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Nadel takes credit for downtown zoning proposal

At last night’s League of Women Voters’ debate, Nancy Nadel (who was generally bested by Sean Sullivan during the forty-five minute exchange) asserted that “what I’m proposing for zoning downtown” would harmonize economic and environmental development by concentrating high-rise development on Broadway adjacent to BART. I’m glad that she finally owned up to writing the downtown zoning proposal, which staff presented with a very frustrating lack of vision or analysis. I had suspected Ms. Nadel wrote the zoning, since a senior project planner told me that “political interference from certain city councilmembers” has been behind some of the staff’s dafter zoning proposals. Councilmember Nadel’s staff was responsible for transmitting the “public input” from the first two meetings to the strategic planners (raising objections from NIMBYs). By raising the DTO zoning proposal as evidence of her leadership on economic and environmental development, in this election season closer scrutiny of the proposal is warranted.*

First, let’s look at the main selling point of the zoning: that it would maximize density on Broadway while keeping skyscrapers away from the lake. The justification is that BART is on Broadway (and that it’s popular).

There are several problems with this. Foremost, people do not need to be within one block of BART to use it – the highest-height area clings very closely to Broadway. Also, as people who actually use transit often point out to our allegedly pro-transit leaders, more people ride the bus than take BART. Walking, bicycling, the bus and other transit opportunities like the ferry and train station in JLS are all options for downtown residents and workers. All of downtown is appropriate for highest-density development, from a transportation perspective, and if anything, we should prioritize bus commuters over BART commuters because they’re more likely to be Oaklanders.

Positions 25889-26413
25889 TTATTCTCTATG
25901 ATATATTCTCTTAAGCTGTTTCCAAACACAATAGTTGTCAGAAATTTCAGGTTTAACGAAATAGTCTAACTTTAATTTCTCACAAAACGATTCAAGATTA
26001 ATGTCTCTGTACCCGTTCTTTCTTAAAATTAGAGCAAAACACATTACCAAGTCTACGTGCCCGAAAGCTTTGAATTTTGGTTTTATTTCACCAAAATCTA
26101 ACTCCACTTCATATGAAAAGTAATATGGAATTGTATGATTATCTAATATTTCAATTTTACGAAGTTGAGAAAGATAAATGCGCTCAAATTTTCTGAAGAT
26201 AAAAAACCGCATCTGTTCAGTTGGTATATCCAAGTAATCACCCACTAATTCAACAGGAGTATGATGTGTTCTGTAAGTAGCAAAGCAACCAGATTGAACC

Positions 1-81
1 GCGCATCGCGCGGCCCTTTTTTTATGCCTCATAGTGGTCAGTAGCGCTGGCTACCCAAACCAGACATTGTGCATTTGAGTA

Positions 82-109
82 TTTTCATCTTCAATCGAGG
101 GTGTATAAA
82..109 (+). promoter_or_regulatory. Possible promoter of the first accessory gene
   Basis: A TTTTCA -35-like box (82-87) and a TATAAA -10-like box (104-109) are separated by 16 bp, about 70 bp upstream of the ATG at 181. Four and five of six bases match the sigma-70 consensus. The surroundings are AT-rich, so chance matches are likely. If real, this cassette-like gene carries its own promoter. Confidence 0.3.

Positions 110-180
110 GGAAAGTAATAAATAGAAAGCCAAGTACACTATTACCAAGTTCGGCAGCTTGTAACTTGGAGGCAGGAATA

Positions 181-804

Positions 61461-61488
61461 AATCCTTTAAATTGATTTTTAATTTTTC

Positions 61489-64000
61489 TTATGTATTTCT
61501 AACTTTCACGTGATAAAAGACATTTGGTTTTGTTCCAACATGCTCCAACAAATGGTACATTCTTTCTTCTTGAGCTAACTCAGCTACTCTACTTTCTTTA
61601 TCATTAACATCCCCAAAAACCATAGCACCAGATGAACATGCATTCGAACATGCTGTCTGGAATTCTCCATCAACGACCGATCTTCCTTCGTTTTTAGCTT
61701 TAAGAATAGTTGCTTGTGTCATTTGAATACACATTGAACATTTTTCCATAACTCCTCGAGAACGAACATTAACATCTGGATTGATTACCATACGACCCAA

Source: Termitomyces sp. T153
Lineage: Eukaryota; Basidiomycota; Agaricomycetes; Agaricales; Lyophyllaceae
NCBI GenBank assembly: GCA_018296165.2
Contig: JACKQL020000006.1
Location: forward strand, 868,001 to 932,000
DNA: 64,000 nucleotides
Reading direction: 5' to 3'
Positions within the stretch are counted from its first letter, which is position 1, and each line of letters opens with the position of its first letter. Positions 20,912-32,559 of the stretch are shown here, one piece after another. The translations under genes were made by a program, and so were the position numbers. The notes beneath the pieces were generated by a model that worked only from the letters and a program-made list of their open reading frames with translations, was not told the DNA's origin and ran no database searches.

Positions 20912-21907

Furthermore, the zoning’s tower-and-base form restrictions and the lot-size and setback minimums make development on Broadway more difficult because it’s largely built-up. Most available lots are small and wedged between other structures. And, as V-Smoothe pointed out, the office skyscrapers we just approved with great fanfare would not be allowed.

Finally, restricting high-rise development to Broadway goes against two immutable forces: the market and the earth. The residential market doesn’t like Broadway. The two condo projects having the most trouble are both right on Broadway. A high-rise has been entitled at 17th and Broadway for four years, and no residential construction firm will buy the rights (there is one drool-inducing condo on Broadway as well) And in terms of geology and construction, developers have been saying recently that building right on the BART tracks is difficult and expensive, and impossible directly on top of stations.

The second problem with the zoning is that it brings back the 1960s use restrictions. While concentrating retail on selected corridors and requiring appropriate height and depth minimums for storefronts is great, restricting the use of those storefronts is not. V-Smoothe has already written that the proposal would ban sandwich shops, large restaurants, and arcades (and nightclubs would have to get a CUP on top of the cabaret permitting process). Additionally, banning the “General Assembly” use category would rule out Oaksterdam University and cosmetology schools, the Rock Papers Scissors Collective and union halls. Internet cafes, convenience stores, and other downtown-serving businesses would be discouraged. This is not the way to promote downtown’s economy.